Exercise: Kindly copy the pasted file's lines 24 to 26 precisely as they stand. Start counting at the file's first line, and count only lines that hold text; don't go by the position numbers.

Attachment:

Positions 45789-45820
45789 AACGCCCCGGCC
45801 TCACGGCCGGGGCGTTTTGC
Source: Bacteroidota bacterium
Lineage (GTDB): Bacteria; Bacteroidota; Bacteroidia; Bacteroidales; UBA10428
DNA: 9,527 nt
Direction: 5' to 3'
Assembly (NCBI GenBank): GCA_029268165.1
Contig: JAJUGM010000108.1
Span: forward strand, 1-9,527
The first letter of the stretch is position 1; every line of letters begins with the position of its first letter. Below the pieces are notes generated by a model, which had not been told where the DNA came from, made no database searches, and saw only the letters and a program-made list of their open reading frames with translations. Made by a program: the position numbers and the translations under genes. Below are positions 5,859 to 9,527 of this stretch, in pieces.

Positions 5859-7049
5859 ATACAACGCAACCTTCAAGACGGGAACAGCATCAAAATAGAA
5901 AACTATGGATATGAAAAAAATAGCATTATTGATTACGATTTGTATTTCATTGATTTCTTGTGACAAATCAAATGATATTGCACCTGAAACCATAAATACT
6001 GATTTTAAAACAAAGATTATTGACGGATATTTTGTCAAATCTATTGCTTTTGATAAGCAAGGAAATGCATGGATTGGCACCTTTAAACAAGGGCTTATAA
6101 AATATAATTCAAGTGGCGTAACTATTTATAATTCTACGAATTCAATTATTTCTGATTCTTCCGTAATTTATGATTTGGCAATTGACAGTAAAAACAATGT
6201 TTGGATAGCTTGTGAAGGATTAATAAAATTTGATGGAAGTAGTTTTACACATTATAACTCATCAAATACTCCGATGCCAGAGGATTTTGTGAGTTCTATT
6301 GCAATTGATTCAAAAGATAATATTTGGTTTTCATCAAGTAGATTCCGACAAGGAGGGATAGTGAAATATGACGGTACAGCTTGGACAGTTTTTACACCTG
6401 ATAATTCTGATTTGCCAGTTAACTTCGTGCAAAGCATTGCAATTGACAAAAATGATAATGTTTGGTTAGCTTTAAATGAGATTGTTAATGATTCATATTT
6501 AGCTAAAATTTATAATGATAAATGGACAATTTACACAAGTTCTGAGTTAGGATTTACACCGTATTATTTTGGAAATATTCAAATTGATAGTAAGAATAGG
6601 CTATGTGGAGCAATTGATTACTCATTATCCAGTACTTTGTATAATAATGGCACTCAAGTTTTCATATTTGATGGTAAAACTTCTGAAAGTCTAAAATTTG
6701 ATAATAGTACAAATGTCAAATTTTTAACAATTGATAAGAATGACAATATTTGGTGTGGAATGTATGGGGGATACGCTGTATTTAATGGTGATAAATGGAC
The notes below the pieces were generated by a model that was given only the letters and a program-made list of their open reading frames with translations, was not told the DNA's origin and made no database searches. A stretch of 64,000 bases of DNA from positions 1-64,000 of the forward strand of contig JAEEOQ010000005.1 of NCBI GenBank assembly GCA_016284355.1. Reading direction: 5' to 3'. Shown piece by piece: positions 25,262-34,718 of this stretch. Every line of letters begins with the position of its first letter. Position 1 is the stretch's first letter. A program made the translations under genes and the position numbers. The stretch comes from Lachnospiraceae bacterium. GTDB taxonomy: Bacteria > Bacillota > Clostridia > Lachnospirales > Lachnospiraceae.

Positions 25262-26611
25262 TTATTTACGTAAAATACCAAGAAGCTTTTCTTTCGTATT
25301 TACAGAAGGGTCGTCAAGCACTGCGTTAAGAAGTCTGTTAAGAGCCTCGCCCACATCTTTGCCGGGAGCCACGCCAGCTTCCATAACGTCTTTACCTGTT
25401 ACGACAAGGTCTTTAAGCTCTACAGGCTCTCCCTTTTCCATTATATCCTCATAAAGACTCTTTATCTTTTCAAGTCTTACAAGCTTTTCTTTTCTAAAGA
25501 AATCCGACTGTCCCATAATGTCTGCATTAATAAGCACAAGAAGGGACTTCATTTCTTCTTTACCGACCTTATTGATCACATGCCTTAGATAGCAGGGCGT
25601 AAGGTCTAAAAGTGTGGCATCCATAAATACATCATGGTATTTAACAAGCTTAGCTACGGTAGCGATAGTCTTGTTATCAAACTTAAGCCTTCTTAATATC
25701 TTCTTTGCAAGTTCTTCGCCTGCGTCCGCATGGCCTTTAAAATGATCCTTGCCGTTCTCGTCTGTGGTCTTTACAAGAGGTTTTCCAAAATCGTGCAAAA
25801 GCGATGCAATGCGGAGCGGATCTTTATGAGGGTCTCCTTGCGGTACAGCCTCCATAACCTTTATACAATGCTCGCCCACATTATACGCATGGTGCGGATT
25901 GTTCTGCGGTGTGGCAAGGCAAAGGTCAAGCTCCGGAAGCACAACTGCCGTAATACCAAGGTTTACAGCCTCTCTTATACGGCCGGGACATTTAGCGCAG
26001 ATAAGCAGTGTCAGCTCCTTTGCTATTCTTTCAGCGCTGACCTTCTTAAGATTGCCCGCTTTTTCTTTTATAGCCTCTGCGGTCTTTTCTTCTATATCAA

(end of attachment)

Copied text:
Positions 25262-26611
25262 TTATTTACGTAAAATACCAAGAAGCTTTTCTTTCGTATT
25301 TACAGAAGGGTCGTCAAGCACTGCGTTAAGAAGTCTGTTAAGAGCCTCGCCCACATCTTTGCCGGGAGCCACGCCAGCTTCCATAACGTCTTTACCTGTT